Erika Glas is a young lady with a lot of potential. Her family has been involved with the King County Parent Coalition and The Arc of King County for many years, so when we heard she was headed to Olympia to be in the Page Program, we thought we’d follow up with an interview. She sat down with Adrianne Oglesby last week for a quick conversation. The original interview was first posted in our March 2012 E-News.
Q. So, Erika, why were you interested in being a page?
A. When I was in third grade, I went to Olympia with my mom and we met with Representative Jamie Pedersen and Senator Ed Murray. Representative Pedersen encouraged me to apply to be a page when I was older. I took his advice, as I thought the whole learning process would be good and I’d meet a lot of different people.
Q. What did you like about being a page?
A. It was really interesting learning how government works. I never knew how complicated it really is to pass a bill.
Q. Were there any challenges to being a page?
A. On the first day, finding where everything was and walking around on the marble floors all day was a little annoying. Marble is hard on your feet when you’re walking around for several hours. Also, there was Apple Day where we delivered apples to all of the reps and their assistants. We had to wheel them to the elevator and then to the offices. I didn’t expect to deliver 200 boxes of apples.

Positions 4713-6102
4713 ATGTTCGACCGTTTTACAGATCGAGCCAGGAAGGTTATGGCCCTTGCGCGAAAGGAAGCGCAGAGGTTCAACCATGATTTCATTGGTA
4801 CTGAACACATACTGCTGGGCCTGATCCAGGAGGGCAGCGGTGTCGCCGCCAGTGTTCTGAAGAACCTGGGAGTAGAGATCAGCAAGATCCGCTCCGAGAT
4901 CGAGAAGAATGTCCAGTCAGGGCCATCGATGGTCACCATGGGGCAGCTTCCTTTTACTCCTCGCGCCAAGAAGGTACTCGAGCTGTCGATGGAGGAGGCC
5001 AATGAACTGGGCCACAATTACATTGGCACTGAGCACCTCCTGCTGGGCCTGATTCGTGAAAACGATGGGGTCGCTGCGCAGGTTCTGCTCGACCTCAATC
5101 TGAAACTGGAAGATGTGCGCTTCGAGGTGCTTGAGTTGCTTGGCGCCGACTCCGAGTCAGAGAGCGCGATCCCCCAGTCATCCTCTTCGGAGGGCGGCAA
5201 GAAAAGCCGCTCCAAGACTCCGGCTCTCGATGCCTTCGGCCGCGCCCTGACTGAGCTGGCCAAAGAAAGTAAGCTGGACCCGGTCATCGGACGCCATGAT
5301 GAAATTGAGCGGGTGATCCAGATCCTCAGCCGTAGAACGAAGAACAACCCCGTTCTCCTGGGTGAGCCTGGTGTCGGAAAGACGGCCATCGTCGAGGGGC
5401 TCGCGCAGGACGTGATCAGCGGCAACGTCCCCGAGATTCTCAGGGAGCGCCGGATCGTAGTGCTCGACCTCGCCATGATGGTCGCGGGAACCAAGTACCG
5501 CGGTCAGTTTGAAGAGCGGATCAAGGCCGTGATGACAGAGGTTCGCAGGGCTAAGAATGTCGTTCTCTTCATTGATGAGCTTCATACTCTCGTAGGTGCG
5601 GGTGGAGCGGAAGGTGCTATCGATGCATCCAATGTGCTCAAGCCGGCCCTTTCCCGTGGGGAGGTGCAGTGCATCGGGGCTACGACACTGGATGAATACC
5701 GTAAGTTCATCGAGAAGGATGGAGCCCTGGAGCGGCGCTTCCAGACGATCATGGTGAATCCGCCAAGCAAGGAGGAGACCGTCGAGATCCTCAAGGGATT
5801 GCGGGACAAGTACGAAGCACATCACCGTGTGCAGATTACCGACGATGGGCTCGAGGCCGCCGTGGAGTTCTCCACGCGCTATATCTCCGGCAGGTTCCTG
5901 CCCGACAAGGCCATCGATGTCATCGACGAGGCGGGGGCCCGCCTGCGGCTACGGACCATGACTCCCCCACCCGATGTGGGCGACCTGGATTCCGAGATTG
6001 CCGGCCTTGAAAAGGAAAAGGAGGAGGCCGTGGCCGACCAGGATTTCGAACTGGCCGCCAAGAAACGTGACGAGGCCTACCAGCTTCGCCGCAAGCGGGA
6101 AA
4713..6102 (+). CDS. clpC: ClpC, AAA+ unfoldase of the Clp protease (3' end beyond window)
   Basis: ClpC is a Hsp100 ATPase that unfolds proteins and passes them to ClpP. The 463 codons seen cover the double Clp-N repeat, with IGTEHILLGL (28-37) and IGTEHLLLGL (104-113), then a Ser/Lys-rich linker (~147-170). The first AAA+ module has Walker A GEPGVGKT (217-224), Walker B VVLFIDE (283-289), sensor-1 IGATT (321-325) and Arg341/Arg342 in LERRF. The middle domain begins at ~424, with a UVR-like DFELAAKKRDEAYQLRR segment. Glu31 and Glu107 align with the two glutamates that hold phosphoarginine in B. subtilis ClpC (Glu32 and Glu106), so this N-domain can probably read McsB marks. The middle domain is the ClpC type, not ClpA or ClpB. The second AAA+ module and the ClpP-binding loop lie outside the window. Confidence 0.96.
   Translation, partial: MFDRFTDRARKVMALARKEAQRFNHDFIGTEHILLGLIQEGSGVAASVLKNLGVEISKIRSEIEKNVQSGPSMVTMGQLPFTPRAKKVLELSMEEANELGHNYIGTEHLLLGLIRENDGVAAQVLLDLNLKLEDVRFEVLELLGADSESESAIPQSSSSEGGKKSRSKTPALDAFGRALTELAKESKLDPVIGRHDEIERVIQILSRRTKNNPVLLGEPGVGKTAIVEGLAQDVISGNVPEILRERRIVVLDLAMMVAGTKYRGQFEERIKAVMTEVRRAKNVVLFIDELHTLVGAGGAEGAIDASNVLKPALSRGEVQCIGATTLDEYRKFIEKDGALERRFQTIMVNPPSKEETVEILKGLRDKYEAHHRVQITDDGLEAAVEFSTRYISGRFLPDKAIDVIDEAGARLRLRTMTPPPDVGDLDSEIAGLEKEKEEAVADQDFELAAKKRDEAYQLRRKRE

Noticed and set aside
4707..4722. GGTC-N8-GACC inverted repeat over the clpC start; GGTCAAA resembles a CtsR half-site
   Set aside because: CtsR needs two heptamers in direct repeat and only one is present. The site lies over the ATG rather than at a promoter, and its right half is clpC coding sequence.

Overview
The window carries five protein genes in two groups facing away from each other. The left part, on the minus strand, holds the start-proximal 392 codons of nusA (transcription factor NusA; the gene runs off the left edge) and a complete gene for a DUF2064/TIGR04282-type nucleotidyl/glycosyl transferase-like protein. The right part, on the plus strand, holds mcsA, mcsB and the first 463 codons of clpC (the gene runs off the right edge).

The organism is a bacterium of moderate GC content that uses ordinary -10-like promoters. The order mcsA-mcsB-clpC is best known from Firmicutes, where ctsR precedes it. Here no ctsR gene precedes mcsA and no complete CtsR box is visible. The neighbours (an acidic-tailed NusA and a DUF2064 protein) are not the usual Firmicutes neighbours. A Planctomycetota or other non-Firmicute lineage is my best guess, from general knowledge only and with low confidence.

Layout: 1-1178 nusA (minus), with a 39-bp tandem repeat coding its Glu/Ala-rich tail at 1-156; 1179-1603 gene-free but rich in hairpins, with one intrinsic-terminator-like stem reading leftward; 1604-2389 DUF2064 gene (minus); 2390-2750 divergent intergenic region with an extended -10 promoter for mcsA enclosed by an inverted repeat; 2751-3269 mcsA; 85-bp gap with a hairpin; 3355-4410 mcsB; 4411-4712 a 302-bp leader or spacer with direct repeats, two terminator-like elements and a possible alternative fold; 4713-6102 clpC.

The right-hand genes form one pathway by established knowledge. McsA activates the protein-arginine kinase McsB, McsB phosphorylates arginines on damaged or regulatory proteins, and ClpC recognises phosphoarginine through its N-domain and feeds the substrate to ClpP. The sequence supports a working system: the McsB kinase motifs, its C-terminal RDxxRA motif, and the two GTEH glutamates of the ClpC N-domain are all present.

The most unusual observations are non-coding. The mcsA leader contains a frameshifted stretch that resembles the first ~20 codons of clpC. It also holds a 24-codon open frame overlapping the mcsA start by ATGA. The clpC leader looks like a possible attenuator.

Q. What were your days like?
A. For two hours a day, we were in page school and we learned about the government process. We wrote our own bills and we tried to pass them in a mock committee hearing. If you weren’t assigned to work in a certain place, you were in the page room. Deliveries would come in and then the pages would deliver them. Sometimes a representative would ask you to make a delivery to the Chamber floor. When the representative was on the floor, you would walk around and deliver to the representatives there. That was really exciting to be on the House Chamber floor, as the only people allowed on the floor are security, representatives and pages.
Q. Did you receive any training?
A. Before we started work, we got a page handbook that talked about the basics of being a page. The handbook talked about what we would be doing and how to act. At first it was a little nerve-wracking, because there was this thing called line of site, where the Speaker had to remain in the representative’s eye contact. If you got in the way, you had to kneel down. I felt worried about forgetting to kneel down. But it wasn’t too hard. When they were finished, you would get up and continue.
Q. What did you think of the Capitol buildings?
A. It was neat being in there. The day before we started work, we got a tour of the Capitol building. That was pretty cool. It was about the history of the building and they told us some facts. One interesting fact was that the chandelier inside was the biggest chandelier that Tiffany & Company ever made. Also, they said that you could fit a queen-sized bed inside of the chandelier.
Q. What was it like to work with a representative?
A. I never knew how much work a representative really did. I think it would be really interesting to be one, but it seemed like a lot of work. Sometimes they work until midnight if they have to. I wouldn’t really want to do that.
Thanks for taking the time to talk to us, Erika!